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Beer Review: Zero Gravity’s Madonna IIPA

I’m into IPAs just like the rest of the world, but I like them to be balanced. IPAs that are too aggressively hopped seem like they’re trying to cover something up. It’s easy to hide low qual ingredients or beer flaws with more hops. Anyone can do that. But brewing IPAs that are balanced, where hops play nice with malts and the flavor is big, but not overwhelming? That’s an art….

It’s Oktoberfest Season.

The fall season isn’t only for pumpkin beers – though you may not know it given their abundance on beer market shelves…since August – it’s also for Oktoberfests. Been too focused sipping that P-spice beer to think about this other seasonal? No prob, here’s a quick run down on the style and a few to look for at the store (because sometimes, choosing is the hardest part).

Break it down for me:  

Oktoberfests are a German style lager (remember lagers and ales make up the two main families of beer). Traditionally they were brewed in March (hence the word Marzen on many Oktoberfest labels which means March in German) and were fermented at cooler temps in caves for months until they were ready to be enjoyed in the fall season.

This beer style has a clean refreshing taste with a sweet malty flavor and a dry finish. Often Oktoberfests have a kind of bready/toasty/caramel flavor that gets me thinking of toast with butter and honey (you too?). What you won’t find is much bitterness because the hops in this beer ride in the backseat. Note that while this style has a sweeter backbone, it’s definitely balanced and should not taste cloying at all.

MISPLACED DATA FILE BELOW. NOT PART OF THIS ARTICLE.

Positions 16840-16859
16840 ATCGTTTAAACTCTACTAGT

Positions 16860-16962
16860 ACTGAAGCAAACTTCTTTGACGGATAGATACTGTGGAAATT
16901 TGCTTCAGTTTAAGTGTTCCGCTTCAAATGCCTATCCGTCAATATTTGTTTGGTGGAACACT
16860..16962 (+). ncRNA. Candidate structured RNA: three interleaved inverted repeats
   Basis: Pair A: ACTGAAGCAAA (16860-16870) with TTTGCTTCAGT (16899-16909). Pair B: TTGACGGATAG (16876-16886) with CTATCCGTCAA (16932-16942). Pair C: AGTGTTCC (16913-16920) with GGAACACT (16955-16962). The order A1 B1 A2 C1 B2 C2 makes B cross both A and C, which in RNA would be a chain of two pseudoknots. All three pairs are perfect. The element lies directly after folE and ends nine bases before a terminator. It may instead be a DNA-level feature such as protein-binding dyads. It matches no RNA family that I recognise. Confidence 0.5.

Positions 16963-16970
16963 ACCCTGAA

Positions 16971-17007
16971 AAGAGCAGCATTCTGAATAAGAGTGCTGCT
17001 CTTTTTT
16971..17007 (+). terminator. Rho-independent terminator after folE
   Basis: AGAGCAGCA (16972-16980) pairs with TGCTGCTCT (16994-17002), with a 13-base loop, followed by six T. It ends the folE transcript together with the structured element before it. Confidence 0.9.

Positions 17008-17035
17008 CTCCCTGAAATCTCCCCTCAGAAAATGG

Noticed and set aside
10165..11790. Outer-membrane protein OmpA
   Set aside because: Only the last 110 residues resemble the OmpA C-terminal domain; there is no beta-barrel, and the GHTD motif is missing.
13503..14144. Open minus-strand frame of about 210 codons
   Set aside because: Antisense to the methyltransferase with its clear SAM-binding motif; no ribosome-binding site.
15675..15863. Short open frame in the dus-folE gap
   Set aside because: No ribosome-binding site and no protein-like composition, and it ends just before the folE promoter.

But which brands should I choose?

I stopped by Weggies last week, which has slowly become a favorite beer store of mine, and grabbed 3 Oktoberfests. These were recommended to me by the beer expert on staff, Barnabas Schickling. Side note, if you’re at the Pittsford Wegs, Barnabas is the best person to talk to. If he’s around, you’ll spot him towering over the beer aisle, with lots of knowledge to spare. He’s the best. Based on recs by Barnabas, I left with three Oktoberfests – Sierra Nevada, Two Roads Brewing, and Paulaner Brewing.

The Paulaner was the lightest bodied and cleanest tasting of the three, though it had the darkest color (quick beer fact for ya – beer color comes from the malt used in the brewing process). Paulaner is a German brewery known for making great traditional beers. I’d agree, their beer was solid and I’d drink it again.

Sierra Nevada has been collaborating with another German brewery on an Oktoberfest for the last few years and it was actually really good! For some reason, I’ve started to become a little skeptical of the larger craft breweries beer quality, which is probably a little unwarranted, but this beer was well brewed. It had great balance and was full bodied. I liked the way the flavor took over my mouth. Barnabas mentioned that this was the best batch he’d tried within this collab series and I feel the same.

Finally, I enjoyed Two Roads Brewing’s Oktoberfest as well. This too had a bigger flavor and was certainly malt forward (which is should be), but it had a bit of bitterness that the other two didn’t have. Overall three solid choices I’d recommend.

And, what should I eat it with?

When I sip a beer, I immediately start to think about what type of food I could pair it with. For these Oktoberfests, cheese is a no-brainer, so think about a mild cheddar, or in my case I had a dutch-style cheese made by cheese maker Cooperstown Cheese Company I’m also feeling like a light blue cheese could be nice too.

Outside the cheese arena, you could partner an Oktoberfests with a salty pretzel and mustard or maybe a german style sausage with sautéed cabbage with apples. The simple tip here is pairing the beer’s sweet flavors with some saltiness.

 

Alright, you’re on your own now, but keep us in the loop. Have you tried some Oktoberfests that you enjoyed? What’s your experience with them?

 

P.S. If you’re looking for some local Rochester options to try, here are three: